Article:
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Mere Civility: Tolerating Disagreement in Early Modern England and America

Thursday Lecture Series

dateNovember 21, 2013 timeThursday, 12:15pm EST location The Heyman Center, Second Floor Common Room, Columbia University
Cover of 1642 text titled "A Delicate, Dainty, Damnable Dialogue Between the Devill and a Jesuite," image of a man and devil

"Mere Civility: Tolerating Disagreement in Early Modern England and America," was based on the introduction to Bejan's book project with the same title. It offered an examination of widespread calls for "civility" today in light of seventeenth-century debates about religious toleration. Many of the pressing questions facing modern liberal democracies -- such as what the proper scope of religious liberty should be or how to handle partisanship and hate speech -- closely recall early modern concerns about the limits of toleration and the dangers posed by sectarianism, evangelical expression, and so-called "persecution of the tongue." Then as a now, political thinkers and leaders called for more "civility" as a way to reconcile the tension between diversity and disagreement. Yet determining what this conversational virtue requires can be complicated. While some restraint on expression is surely necessary to make disagreement tolerable, accusations of incivility can easily become pretexts for persecution, as early Quakers, Catholics, and American Indians soon discovered.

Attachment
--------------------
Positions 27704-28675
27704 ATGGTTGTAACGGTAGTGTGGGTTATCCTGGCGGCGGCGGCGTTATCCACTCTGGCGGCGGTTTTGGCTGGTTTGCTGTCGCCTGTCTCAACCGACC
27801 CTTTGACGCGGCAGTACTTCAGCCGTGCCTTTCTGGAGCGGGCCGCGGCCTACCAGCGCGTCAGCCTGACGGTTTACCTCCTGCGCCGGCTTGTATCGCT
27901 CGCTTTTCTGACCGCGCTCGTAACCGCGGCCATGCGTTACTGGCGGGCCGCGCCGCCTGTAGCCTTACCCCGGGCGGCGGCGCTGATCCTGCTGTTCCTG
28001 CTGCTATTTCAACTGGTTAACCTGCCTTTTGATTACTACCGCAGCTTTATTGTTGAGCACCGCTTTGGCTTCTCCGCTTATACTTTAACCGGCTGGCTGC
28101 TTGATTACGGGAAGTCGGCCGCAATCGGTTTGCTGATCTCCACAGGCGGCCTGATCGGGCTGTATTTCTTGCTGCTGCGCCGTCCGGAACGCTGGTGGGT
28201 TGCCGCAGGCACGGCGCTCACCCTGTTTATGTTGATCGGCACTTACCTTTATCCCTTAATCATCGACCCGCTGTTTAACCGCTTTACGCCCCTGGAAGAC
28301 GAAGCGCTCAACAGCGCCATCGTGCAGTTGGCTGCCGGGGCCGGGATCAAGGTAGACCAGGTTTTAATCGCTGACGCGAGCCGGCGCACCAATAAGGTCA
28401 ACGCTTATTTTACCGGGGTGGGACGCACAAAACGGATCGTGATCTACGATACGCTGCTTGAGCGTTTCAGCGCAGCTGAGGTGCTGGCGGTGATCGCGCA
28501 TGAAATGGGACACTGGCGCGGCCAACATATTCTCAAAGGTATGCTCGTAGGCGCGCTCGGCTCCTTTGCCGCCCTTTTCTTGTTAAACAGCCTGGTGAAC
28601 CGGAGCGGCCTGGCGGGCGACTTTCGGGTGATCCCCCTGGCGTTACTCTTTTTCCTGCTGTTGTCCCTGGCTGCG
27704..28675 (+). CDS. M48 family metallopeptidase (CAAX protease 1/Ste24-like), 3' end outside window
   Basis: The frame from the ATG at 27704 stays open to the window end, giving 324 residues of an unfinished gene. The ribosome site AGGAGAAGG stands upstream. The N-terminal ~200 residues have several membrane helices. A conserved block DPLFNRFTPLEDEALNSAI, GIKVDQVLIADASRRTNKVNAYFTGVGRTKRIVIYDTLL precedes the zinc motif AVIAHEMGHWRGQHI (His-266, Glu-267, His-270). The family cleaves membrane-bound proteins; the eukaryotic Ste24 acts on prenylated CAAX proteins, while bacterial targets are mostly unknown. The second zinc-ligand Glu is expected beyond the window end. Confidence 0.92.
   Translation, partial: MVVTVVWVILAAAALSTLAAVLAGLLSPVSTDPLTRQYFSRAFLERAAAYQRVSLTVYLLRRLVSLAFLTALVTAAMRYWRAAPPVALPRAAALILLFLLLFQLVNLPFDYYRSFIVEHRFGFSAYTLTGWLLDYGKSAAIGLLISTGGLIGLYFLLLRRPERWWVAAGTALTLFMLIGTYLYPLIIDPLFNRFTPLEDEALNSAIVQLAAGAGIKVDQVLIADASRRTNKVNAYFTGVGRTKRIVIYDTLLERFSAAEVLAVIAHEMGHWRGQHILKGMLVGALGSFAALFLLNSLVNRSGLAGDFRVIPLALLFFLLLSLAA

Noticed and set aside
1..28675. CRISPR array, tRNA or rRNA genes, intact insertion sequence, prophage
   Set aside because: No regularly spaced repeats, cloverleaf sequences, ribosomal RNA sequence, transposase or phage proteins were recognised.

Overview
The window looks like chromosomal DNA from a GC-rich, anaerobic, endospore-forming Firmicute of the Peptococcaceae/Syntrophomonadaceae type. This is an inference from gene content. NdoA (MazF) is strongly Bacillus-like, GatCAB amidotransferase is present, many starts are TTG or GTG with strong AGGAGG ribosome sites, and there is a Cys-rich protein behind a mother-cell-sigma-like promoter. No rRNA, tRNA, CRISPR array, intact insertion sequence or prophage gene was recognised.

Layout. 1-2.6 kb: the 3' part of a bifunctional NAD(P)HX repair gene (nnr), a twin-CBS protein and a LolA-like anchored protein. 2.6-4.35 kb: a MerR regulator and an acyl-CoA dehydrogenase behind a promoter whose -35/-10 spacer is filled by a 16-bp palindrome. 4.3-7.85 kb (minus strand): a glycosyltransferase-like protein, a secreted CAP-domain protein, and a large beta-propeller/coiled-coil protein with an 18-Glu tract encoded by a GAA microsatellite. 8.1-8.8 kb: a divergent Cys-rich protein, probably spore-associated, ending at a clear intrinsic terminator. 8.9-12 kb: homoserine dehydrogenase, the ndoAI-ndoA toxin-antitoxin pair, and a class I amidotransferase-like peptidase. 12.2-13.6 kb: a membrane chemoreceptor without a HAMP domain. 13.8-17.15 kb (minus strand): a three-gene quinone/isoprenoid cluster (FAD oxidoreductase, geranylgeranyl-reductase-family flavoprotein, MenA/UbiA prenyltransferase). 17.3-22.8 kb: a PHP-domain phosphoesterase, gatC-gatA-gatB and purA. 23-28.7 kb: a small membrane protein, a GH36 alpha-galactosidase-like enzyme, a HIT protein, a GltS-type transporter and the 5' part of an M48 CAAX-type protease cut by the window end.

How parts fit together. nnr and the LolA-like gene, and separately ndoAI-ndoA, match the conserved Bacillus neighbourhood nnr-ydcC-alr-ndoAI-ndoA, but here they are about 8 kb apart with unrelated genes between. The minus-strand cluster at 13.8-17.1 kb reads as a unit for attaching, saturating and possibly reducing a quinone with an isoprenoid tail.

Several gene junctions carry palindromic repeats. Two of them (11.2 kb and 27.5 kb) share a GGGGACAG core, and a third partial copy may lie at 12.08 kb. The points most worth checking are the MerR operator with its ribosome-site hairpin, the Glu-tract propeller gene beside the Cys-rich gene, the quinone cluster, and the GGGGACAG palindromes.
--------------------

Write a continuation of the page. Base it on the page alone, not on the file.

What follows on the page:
A close consideration of the competing conceptions of civility and incivility offered by early modern thinkers -- including influential early theorists of toleration like Roger Williams, Thomas Hobbes, and John Locke -- can help bring this tension into focus. Doing so reveals that appeals to civility are not just superficial calls for politeness. Rather, they are efforts to think through what coexistence under conditions of deep disagreement requires. At the same time, they highlight the essential disagreeableness of disagreement and a fundamental tension between religious freedom and free speech that continue to perplex liberal political theory and practice today.